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Jul 14, 2011 07:41 PM

Homemade Crème Fraiche

I've stirred buttermilk into some cream to make my own crème fraiche for a gelato recipe. I am wondering if it will foam up or overflow overnight -- should I transfer it to a big bowl? No experience with the stuff...

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  1. if it does foam up or overflow, you've done something wrong ;) seriously though, it'll be fine. just keep it covered with a kitchen towel to prevent anything airborne from landing in it.

    1. Oh dear the bowlful is still quite liquid, and has been sitting for about 18 hours. Still a chance it will thicken?

      14 Replies
      1. re: blue room

        Did you use regular grocery store cream that was ultra- pasteurized?

        1. re: chowser

          I know that the popular wisdom is that UHT pasturized cream won't work for creme fraiche. But I just made some - and it's perfect. The only kind of cream I can get around here is the ultra-pasteurized kind. I stirred about 1/4 cup of buttermilk into 3 cups of whipping cream, put it into a covered casserole and left it at room temperature for about 18 or 20 hours (lost track). A bit longer than overnight, anyway. In the morning it was thick - I was shocked, to be honest. I put it in the fridge and it thickened up even more. Tastes wonderful. Might just be a matter of the right temperature for the right length of time.

          And on this subject, I'm not sure why ultra-pasteurized cream wouldn't work as well as any other. Since you're adding bacterial culture - the buttermilk - you're not depending on any resident bacteria in the cream for the fraiche-ing effect. I can't see how the pasteurization would destroy the actual structure of the cream and prevent proper thickening. Can someone explain this to me?

          1. re: Nyleve

            How warm is your thickening room :) Nyleve?
            Mine tastes like plain cream still, not crème fraîche.

            1. re: blue room

              It was warmish summer room temperature - not hot, just pleasant. It was one of those good sleeping nights. Absolutely no idea why it worked - I was honestly not optimistic at all, having read all kinds of failure reports. But I was making the NY Times Creme Fraiche Cheesecake (this week) and I figured if the creme fraiche didn't turn out I'd sub sour cream. Anyway whatever the chemistry, it worked.

              1. re: Nyleve

                Nyleve, What do you think of the cheesecake?

                1. re: THewat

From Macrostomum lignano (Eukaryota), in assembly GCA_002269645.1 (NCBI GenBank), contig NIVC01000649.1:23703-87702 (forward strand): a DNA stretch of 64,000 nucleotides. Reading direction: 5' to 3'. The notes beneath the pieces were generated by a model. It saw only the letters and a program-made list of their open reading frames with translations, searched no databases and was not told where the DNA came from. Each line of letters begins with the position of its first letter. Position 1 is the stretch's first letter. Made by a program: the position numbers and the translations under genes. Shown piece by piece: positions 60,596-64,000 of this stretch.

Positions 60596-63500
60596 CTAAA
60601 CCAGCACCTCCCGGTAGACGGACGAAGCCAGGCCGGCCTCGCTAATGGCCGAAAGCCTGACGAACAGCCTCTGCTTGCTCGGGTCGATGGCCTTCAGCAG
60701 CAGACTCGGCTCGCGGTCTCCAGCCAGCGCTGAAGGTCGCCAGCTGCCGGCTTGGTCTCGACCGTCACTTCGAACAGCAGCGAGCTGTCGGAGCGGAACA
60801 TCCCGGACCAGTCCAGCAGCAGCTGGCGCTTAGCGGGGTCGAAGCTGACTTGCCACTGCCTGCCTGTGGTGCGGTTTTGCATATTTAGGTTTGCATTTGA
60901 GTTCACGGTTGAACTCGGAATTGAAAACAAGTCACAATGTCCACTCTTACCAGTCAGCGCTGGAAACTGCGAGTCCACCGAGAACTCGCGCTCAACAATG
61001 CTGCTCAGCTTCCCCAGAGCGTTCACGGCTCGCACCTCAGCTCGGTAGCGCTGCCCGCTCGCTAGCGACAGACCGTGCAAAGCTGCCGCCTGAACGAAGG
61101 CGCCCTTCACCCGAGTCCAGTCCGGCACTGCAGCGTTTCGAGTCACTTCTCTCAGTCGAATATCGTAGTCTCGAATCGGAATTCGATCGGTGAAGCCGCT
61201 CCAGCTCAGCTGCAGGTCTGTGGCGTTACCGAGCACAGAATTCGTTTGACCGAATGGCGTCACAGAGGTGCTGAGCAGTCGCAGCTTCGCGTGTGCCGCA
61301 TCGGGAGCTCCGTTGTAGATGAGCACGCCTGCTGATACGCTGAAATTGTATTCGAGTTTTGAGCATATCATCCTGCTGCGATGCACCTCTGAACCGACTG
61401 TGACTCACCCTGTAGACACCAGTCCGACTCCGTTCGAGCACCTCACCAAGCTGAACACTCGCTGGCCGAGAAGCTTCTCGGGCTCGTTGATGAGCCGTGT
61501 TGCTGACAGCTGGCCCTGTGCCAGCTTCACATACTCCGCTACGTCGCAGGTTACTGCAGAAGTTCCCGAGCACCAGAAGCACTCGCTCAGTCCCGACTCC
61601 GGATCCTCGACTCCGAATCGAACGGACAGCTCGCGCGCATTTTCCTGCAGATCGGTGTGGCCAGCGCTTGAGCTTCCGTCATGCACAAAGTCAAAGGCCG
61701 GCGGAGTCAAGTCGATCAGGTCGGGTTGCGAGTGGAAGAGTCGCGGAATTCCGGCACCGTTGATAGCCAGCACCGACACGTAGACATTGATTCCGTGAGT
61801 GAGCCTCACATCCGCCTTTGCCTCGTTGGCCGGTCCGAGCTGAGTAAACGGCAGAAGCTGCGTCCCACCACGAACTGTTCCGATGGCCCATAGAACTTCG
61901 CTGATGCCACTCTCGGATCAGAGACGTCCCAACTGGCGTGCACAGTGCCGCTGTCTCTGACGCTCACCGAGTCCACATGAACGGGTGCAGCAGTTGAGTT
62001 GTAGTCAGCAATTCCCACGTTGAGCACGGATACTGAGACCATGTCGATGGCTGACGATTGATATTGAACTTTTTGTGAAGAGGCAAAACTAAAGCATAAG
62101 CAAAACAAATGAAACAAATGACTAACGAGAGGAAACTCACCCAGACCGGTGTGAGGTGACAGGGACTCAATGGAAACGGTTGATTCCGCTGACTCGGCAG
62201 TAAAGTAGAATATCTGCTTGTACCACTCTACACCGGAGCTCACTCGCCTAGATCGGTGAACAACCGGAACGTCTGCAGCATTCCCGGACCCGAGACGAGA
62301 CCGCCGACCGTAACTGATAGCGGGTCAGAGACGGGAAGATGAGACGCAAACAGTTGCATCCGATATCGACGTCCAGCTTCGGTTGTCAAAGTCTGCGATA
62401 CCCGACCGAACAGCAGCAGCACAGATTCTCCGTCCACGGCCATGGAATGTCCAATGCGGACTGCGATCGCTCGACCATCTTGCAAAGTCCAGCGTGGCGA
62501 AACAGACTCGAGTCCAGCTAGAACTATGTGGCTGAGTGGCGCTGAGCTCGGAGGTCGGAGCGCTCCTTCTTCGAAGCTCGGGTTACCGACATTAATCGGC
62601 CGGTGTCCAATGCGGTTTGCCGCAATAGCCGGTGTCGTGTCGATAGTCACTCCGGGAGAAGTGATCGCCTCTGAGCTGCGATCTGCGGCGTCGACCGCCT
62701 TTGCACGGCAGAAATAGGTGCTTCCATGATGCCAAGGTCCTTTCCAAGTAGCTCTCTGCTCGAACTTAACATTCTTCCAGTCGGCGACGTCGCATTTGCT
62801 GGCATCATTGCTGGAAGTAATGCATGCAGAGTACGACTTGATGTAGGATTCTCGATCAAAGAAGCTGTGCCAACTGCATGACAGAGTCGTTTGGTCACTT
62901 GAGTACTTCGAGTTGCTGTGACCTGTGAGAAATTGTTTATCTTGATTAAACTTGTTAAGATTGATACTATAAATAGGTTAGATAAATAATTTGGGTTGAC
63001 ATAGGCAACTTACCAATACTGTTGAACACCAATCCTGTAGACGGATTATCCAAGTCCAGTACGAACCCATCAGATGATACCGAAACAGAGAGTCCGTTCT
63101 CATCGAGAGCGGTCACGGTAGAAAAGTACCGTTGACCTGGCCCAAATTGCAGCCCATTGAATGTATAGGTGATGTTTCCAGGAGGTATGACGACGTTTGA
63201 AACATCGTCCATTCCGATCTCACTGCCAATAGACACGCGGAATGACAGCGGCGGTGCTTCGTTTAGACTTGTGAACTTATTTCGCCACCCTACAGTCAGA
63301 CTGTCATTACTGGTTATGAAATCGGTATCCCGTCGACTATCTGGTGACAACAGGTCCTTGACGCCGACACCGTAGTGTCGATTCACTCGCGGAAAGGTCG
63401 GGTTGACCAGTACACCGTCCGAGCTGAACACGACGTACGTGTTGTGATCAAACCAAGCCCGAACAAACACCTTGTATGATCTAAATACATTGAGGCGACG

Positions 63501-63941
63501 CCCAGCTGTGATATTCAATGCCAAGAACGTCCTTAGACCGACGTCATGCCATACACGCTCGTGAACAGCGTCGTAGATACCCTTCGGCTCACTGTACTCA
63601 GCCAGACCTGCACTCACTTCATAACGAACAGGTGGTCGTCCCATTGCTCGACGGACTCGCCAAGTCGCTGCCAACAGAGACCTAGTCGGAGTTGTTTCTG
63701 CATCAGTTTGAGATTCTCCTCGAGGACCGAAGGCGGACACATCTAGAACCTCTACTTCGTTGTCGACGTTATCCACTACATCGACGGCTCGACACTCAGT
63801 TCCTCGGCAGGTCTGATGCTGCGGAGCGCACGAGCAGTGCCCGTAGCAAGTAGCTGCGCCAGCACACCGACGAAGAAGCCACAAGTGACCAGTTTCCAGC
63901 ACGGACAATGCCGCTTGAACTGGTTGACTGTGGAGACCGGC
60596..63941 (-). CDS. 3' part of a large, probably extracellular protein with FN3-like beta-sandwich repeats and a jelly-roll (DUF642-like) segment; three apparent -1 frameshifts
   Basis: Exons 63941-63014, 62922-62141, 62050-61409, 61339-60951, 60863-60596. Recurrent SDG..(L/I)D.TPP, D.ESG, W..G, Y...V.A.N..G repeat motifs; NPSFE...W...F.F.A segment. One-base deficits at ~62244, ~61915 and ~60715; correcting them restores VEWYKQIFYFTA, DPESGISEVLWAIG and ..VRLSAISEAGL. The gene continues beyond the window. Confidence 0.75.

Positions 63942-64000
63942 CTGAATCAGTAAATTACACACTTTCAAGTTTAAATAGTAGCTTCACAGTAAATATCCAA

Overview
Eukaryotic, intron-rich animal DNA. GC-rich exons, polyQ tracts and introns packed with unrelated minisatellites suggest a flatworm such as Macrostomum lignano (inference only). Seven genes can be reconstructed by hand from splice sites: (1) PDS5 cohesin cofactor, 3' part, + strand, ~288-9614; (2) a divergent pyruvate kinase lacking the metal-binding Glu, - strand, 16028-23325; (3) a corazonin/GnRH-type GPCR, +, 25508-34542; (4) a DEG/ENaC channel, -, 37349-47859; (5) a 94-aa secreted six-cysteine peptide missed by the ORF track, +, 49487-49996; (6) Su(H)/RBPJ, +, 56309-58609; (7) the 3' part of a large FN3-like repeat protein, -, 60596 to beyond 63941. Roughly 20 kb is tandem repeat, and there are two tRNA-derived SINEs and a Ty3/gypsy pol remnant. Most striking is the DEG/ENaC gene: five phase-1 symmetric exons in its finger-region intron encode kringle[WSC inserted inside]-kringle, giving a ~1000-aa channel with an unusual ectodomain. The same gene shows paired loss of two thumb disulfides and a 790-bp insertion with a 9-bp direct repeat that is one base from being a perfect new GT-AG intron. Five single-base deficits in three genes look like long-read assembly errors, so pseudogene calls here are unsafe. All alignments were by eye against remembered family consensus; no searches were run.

I'll let you know. I made it today but serving it tomorrow. The little bits of leakage I scootched off the foil tasted nice, but the sour cherry topping will seal the deal. I made two of them because having twelve for dinner - the cakes look perfect and it's killing me that I can't taste them yet.

                  1. re: Nyleve

                    I bake a lot, but I've never actually made a cheesecake. I kinda figure you need 12 people to eat one, and when I'm actually cooking for 12, I go back to something I know. But I've eaten some wicked good cheesecakes. I hope yours is outstanding.

                    1. re: THewat

                      I kinda figure you need 12 people to eat one
                      this cracked me up...some people i know would disagree with you ;) but seriously, no need to wait until you're serving 10 or 12 people. just choose a recipe that appeals to you and make mini cheesecakes - they freeze well so you can just stash the extras for a time when you need a last-minute dessert.

            2. re: Nyleve

              I wonder if there's a difference between US and Canadian ultra pasteurized cream? I've tried it, let it sit for days and nothing.

            3. re: chowser

              Cream and buttermilk both from Whole Foods, but the cream carton is gone, so I'm not sure.
              I put 1/2 cup buttermilk into 2 cups cream. My room temperature is 69F now, was probably about the same all night. Too cool?

            4. re: blue room

              2 questions:
              - what were the proportions of buttermilk & cream?
              - is it rather cool in your house?

              1. re: goodhealthgourmet

                Answered slightly before you asked, how clever of me.

                1. re: blue room

                  yes, the room is a bit too cool - try wrapping a heating pad set at the lowest temp around it to speed things up.

                  in the future you only need to use abut 2 Tbsp of buttermilk for a pint of cream. and you can also warm it gently on the stove (just to about 85 degrees) before leaving it to sit out - that should help with the incubation process.

            5. Success! The heat therapy worked, it's nice and thick now. Tomorrow I'll make the crème fraîche gelato.